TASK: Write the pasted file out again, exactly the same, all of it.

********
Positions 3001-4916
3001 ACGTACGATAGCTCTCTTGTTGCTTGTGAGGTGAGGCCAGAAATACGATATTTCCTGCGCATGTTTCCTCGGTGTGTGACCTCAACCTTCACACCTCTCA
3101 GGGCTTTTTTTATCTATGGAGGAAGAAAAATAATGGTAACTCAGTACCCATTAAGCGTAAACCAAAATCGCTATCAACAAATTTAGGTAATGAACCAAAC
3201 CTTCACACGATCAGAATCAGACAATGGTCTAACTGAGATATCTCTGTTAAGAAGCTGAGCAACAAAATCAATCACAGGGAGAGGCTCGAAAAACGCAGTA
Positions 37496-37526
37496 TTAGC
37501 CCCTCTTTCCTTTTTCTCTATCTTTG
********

Positions 3001-4916
3001 ACGTACGATAGCTCTCTTGTTGCTTGTGAGGTGAGGCCAGAAATACGATATTTCCTGCGCATGTTTCCTCGGTGTGTGACCTCAACCTTCACACCTCTCA
3101 GGGCTTTTTTTATCTATGGAGGAAGAAAAATAATGGTAACTCAGTACCCATTAAGCGTAAACCAAAATCGCTATCAACAAATTTAGGTAATGAACCAAAC
3201 CTTCACACGATCAGAATCAGACAATGGTCTAACTGAGATATCTCTGTTAAGAAGCTGAGCAACAAAATCAATCACAGGGAGAGGCTCGAAAAACGCAGTA
Positions 37496-37526
37496 TTAGC
37501 CCCTCTTTCCTTTTTCTCTATCTTTG